I guess I picked the winner of yellow and white correct. And Sagan may have won the green jersey again was he not disqualified. I didn’t foresee Quintana struggling so much after the Giro though I did get Bardet correct on the final podium step. Richie Porte, Jakob Fuglsang and Alejandro Valverde all abandoned. I said when I made the predictions that I wouldn’t predict anyone not finishing despite knowing some wouldn’t. Looking back on it, this course would have suited Valverde down to the ground. It was a shame he crashed out so early.


Best moment: The last 50km of Stage 9
This isn’t exactly a moment because so much happened, though I in the case of a three week race, it kind of is. It was a monumental day that in many ways shaped the race. There was Froome’s mechanical and Aru’s attack from under his armpit. The rest making Aru wait for Froome. Froome bumping into Aru later on the climb. Richie Porte crashing out on the descent, and also bringing down Dan Martin. Bardet attacking, catching and dropping Barguil, but Froome having Aru and Fuglsang to help bring him back. Barguil looking set to win the sprint only for Rigoberto Uran, stuck with two gears for the run-in, to pip him on the line. There was so many talking points; there was so much drama.

Worst moment: The departure of Sagan and Cavendish
It didn’t ruin the race like some suggest, but it took away from the spectacle in some regards. And of all years. With so many sprint stages it would have been fascinating to see the pair contend with Kittel. There was nothing we could do about Cavendish injuring himself, but they should never have disqualified Sagan. Watching the way Matthews went after green, it would have been great to see how Sagan tried to counter that? We’ll never know.

Best Team: Subweb
Sky might have been the strongest team and may have won the team prize, but the best team, to watch at least, was Sunweb. They won four stages via two each for Matthews and Barguil with Matthews taking the green jersey and Barguil the mountains prize. A great Tour and a team always in the thick of the action.

Best Domestique: Michal Kwiatkowski
The man was superb for Chris Froome. How often do you see a former world champion and monument winner burying himself for someone else? And yet that is what he did at Le Tour. Putting in a huge shift on the mountain stages, Kwiatkowski would come to a virtual, and on one occasion, literal stand still when he blew. Kwiatkowski has the talent to finish in the top ten of a Grand Tour, or higher, so for him to ignore that and sacrifice himself for Froome, takes a lot.

Surprise performance: Rigoberto Uran
It seems foolish to have overlooked him now, but yet so many did. The man has pedigree, though having had a few quiet years he became easy to write off. I didn’t have him in my top ten pre-Tour and had given him little thought. Some of his rivals must have done the same but he stuck with them. In his own quiet way he went about putting himself in contention with a stage win to boot. Many expected him to fade but in the end he jumped all the way up to second finishing only 54 seconds behind Froome in Paris. Indeed, he pushed Froome closer than anyone else managed in his other Tour triumphs.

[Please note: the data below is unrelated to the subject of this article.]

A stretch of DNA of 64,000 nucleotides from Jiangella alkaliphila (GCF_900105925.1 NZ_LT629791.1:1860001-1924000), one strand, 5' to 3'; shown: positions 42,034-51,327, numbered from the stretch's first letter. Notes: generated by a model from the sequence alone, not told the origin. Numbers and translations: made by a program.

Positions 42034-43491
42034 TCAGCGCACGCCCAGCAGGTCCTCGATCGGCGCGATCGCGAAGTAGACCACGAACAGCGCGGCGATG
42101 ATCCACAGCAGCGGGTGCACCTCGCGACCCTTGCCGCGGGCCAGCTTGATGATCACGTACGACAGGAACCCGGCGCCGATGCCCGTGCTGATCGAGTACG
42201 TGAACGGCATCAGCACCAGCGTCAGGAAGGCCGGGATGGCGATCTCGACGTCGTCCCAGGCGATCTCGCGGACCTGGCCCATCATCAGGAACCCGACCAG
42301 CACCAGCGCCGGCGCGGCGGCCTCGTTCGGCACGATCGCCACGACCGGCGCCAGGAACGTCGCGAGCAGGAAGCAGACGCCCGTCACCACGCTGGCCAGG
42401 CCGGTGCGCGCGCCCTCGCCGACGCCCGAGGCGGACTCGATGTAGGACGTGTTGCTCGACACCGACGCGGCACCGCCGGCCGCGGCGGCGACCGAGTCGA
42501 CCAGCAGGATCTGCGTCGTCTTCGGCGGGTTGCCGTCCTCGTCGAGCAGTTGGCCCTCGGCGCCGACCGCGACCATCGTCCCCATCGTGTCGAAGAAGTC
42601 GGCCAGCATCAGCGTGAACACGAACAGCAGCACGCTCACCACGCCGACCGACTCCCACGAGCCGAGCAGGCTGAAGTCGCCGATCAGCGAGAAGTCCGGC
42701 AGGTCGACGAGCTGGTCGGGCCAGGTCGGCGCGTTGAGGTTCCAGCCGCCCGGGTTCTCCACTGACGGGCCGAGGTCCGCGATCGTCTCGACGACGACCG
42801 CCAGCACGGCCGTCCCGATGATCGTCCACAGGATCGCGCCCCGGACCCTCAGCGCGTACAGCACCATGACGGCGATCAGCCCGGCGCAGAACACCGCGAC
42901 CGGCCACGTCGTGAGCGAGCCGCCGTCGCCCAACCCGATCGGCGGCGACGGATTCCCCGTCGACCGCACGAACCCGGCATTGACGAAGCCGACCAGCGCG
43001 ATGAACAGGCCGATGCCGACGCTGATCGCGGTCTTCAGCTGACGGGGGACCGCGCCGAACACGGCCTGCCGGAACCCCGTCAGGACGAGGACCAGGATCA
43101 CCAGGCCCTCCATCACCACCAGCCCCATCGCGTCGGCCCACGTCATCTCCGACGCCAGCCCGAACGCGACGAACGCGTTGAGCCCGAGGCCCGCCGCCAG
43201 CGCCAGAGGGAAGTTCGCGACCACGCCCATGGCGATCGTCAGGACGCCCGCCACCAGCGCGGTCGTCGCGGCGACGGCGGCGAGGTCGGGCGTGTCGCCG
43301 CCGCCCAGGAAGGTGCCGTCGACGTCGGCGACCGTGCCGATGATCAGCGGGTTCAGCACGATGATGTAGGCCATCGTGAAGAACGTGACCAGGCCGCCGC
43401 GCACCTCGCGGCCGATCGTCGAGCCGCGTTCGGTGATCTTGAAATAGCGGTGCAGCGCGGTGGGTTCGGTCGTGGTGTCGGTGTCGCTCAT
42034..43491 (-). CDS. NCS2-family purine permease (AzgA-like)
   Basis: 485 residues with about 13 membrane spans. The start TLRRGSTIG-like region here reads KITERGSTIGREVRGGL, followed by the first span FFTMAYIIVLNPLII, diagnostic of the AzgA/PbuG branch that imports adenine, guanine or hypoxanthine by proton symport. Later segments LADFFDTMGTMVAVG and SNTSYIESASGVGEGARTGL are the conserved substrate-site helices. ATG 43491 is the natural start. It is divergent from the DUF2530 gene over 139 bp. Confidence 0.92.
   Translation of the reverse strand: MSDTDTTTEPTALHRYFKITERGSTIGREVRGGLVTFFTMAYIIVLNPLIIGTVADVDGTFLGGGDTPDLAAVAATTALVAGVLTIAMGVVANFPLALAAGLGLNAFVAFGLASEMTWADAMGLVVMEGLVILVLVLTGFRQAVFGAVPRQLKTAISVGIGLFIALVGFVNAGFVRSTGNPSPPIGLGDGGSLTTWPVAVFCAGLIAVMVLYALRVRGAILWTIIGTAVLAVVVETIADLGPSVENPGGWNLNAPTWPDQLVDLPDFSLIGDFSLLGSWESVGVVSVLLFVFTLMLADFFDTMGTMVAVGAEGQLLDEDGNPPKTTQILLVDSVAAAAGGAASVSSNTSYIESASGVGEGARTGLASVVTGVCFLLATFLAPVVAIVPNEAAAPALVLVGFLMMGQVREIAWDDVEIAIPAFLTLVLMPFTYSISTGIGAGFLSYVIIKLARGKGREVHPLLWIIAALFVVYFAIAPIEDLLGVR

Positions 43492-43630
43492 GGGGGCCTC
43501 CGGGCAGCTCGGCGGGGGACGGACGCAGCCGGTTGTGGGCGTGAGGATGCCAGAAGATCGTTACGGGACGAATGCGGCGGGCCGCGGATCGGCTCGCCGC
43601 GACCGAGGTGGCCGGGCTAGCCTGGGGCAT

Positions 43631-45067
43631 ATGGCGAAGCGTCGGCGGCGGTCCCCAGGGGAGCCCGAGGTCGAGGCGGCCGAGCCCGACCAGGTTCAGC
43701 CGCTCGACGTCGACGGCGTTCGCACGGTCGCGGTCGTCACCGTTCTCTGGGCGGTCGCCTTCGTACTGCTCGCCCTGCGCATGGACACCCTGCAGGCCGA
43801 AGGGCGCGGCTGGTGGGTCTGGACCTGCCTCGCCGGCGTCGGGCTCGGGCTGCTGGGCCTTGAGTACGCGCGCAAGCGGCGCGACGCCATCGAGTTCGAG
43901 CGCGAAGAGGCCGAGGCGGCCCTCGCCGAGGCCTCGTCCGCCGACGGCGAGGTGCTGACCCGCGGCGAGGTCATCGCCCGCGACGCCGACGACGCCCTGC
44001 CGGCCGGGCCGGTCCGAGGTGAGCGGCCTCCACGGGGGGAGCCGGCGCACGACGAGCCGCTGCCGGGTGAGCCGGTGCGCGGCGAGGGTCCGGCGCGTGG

Biggest disappointment: Nairo Quintana
The Giro-Tour double attempt proved to be a ridge too far for the Colombian. Massive kudos to him for giving it a shot, but in the end he will finish the season empty handed. Everyone expected him to win at least one of the races but Dumoulin had his number in Italy, and come the Tour, he couldn’t find his legs. I had wondered if he had done the Giro while keeping something in reserve for July, but that wasn’t the case. The moment the climbing began, Quintana was exposed. Fair play to him for trying to get in on the stage win action, but even that proved too much. In the end his added to his 2nd place at the Giro with a 12th place finish here. I expect him to focus only on the Tour next year.

Team of the Tour:
Leader: Chris Froome (Sky)
Climber: Warren Barguil (Sunweb)
Climber: Dan Martin (Quick-Step)
Domestique: Michal Kwiatkowski (Sky)
Domestique: Julien Vermote (Quick-Step)
Domestique: Alexis Vuillermoz (AG2R)
Rouleur: Thomas de Gendt (Lotto)
Rouleur: Oliver Naesen (AG2R)
Sprinter: Marcel Kittel (Quick-Step)


Leave a Reply

Fill in your details below or click an icon to log in:

WordPress.com Logo

You are commenting using your WordPress.com account. Log Out /  Change )

Google+ photo

You are commenting using your Google+ account. Log Out /  Change )

Twitter picture

You are commenting using your Twitter account. Log Out /  Change )

Facebook photo

You are commenting using your Facebook account. Log Out /  Change )


Connecting to %s